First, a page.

In 2014, he joined the JCF, where he was later assigned to the St Ann Division. Just six years later, he was awarded the LASCO Top Cop for the St Ann Division.

The St Elizabeth-born cop has, over the years, developed and spearheaded over 15 active community programmes which have contributed to crime reduction in various ways.

Additionally, the Area 2 officer has performed a number of community safety and security activities, including lectures and presentations at various schools, churches, youth clubs and colleges within St Ann.

He is also a school safety and security officer, founder of the Bamboo Sports Club, events coordinator for the Bamboo Health Committee, leader for the Bamboo Police Youth Club, founder of the Bamboo Police Station Domestic Violence Intervention Programme and the Parents Empowerment Initiative.

During the height of the COVID-19 pandemic, Smith started an initiative, ‘distribution over prosecution’, where he bought masks from his salary and distributed them to those who were seen without, so that they are not prosecuted for violating the Disaster Risk Management Act in effect at the time.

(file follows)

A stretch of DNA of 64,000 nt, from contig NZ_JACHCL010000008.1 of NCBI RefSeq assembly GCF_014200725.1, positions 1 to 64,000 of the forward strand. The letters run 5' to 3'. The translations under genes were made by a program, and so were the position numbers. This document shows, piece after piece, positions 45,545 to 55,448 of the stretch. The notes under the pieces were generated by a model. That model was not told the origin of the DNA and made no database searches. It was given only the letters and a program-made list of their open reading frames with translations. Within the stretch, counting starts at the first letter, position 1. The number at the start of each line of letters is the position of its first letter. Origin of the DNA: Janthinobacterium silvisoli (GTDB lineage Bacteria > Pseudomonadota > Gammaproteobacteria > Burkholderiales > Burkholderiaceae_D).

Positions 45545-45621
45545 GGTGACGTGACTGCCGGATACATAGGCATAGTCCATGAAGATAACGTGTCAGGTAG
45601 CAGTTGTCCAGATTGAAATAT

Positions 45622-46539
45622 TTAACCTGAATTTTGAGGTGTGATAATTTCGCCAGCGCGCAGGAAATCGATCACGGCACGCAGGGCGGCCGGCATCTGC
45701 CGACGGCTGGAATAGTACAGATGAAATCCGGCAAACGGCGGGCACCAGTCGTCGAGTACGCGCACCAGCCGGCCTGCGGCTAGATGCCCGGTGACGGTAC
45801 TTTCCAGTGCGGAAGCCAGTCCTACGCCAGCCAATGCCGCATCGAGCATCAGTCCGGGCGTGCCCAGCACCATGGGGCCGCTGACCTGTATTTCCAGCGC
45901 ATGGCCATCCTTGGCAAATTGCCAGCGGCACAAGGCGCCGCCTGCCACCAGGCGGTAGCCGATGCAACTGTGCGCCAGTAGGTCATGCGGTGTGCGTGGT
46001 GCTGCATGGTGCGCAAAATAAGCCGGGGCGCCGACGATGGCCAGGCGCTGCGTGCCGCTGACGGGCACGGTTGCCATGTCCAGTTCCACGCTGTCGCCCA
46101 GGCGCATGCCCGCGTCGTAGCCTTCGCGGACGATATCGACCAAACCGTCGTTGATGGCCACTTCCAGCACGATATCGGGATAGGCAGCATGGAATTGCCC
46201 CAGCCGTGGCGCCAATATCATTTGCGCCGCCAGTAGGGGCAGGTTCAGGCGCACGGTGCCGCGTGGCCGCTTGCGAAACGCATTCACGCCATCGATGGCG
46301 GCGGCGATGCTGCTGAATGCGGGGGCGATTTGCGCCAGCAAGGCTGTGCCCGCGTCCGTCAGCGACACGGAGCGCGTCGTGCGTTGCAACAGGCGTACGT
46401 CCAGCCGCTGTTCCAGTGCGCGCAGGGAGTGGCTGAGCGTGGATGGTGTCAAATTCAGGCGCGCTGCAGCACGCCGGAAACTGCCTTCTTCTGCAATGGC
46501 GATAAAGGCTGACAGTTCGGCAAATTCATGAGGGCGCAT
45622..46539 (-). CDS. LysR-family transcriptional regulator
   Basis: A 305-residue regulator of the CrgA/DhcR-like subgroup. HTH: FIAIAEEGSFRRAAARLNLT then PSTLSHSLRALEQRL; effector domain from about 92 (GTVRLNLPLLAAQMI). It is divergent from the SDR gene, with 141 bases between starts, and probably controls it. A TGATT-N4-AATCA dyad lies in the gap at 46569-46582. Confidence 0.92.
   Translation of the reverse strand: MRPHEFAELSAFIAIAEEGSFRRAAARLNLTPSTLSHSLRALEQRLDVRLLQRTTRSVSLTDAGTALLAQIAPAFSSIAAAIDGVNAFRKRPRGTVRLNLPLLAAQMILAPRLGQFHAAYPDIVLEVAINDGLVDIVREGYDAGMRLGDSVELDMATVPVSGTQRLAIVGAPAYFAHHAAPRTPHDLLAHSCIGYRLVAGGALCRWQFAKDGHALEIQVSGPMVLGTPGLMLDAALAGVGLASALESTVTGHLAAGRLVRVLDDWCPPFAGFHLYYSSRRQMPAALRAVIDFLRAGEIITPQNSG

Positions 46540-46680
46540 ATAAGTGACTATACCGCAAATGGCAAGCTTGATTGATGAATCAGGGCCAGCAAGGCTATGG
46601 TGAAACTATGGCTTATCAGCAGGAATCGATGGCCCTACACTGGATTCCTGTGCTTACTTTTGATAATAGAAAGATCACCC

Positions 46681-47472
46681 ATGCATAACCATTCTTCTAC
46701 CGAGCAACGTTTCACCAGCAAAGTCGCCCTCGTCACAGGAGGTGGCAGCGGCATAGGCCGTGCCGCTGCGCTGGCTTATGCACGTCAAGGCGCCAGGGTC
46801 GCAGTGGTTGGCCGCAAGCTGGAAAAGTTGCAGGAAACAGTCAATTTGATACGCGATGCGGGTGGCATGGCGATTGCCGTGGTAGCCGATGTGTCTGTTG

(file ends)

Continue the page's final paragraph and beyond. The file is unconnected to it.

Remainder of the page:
Smith said that his victory came as no surprise because, based on the deciding factors, which included community involvement, he anticipated his wide array of accomplishments would impress and win over the judges.

Going forward, he hopes to continue making a positive impact wherever he goes, and to motivate those who comes across his path.

“It’s all about assisting others to reach their true potential [and] to stay on the path of righteousness,” he said.

“Because I am guided by the philosophy that I cannot do all the good that the world needs, but the world needs all the good [that] I can do ... when I go out and interact with one person, I approach that mission as if I am interacting with the next prime minister of Jamaica, or trying to prevent that person from becoming the most wanted person in Jamaica,” he added.

The Chairman’s Award first-place winner received a cash award of $100,000 and a trophy, along with a range of LASCO gift prizes.

The first runner-up, Woman Sergeant Alsian Clayton of the Area 1 Division , and second runner-up, District Constable Alfred Palmer of Area 4 were awarded a trophy and a cash prize valued at $75, 000 and $50,000, respectively, along with gift tokens from LASCO.